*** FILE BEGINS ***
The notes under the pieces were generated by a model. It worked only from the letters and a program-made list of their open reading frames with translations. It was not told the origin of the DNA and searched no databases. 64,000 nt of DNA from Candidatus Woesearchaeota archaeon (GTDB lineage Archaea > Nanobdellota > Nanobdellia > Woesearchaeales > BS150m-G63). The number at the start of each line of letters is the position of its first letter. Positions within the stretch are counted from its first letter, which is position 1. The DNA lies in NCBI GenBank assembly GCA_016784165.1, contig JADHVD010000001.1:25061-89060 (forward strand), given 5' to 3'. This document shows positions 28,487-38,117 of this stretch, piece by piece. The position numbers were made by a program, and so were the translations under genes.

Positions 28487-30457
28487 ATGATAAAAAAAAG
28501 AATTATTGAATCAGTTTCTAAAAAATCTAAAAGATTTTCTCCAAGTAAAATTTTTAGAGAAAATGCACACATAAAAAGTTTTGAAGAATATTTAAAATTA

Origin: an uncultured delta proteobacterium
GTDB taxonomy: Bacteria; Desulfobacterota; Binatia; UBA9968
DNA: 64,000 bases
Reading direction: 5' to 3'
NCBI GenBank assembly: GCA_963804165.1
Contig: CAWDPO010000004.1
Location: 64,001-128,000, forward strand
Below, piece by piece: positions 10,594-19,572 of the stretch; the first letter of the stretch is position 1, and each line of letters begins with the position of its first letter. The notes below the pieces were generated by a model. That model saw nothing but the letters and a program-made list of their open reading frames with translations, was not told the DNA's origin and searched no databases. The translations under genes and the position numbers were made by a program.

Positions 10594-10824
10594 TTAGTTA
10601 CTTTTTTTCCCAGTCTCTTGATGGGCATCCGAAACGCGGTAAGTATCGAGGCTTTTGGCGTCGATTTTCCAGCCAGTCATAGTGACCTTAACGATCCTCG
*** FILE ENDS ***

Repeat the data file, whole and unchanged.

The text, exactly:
The notes under the pieces were generated by a model. It worked only from the letters and a program-made list of their open reading frames with translations. It was not told the origin of the DNA and searched no databases. 64,000 nt of DNA from Candidatus Woesearchaeota archaeon (GTDB lineage Archaea > Nanobdellota > Nanobdellia > Woesearchaeales > BS150m-G63). The number at the start of each line of letters is the position of its first letter. Positions within the stretch are counted from its first letter, which is position 1. The DNA lies in NCBI GenBank assembly GCA_016784165.1, contig JADHVD010000001.1:25061-89060 (forward strand), given 5' to 3'. This document shows positions 28,487-38,117 of this stretch, piece by piece. The position numbers were made by a program, and so were the translations under genes.

Positions 28487-30457
28487 ATGATAAAAAAAAG
28501 AATTATTGAATCAGTTTCTAAAAAATCTAAAAGATTTTCTCCAAGTAAAATTTTTAGAGAAAATGCACACATAAAAAGTTTTGAAGAATATTTAAAATTA

Origin: an uncultured delta proteobacterium
GTDB taxonomy: Bacteria; Desulfobacterota; Binatia; UBA9968
DNA: 64,000 bases
Reading direction: 5' to 3'
NCBI GenBank assembly: GCA_963804165.1
Contig: CAWDPO010000004.1
Location: 64,001-128,000, forward strand
Below, piece by piece: positions 10,594-19,572 of the stretch; the first letter of the stretch is position 1, and each line of letters begins with the position of its first letter. The notes below the pieces were generated by a model. That model saw nothing but the letters and a program-made list of their open reading frames with translations, was not told the DNA's origin and searched no databases. The translations under genes and the position numbers were made by a program.

Positions 10594-10824
10594 TTAGTTA
10601 CTTTTTTTCCCAGTCTCTTGATGGGCATCCGAAACGCGGTAAGTATCGAGGCTTTTGGCGTCGATTTTCCAGCCAGTCATAGTGACCTTAACGATCCTCG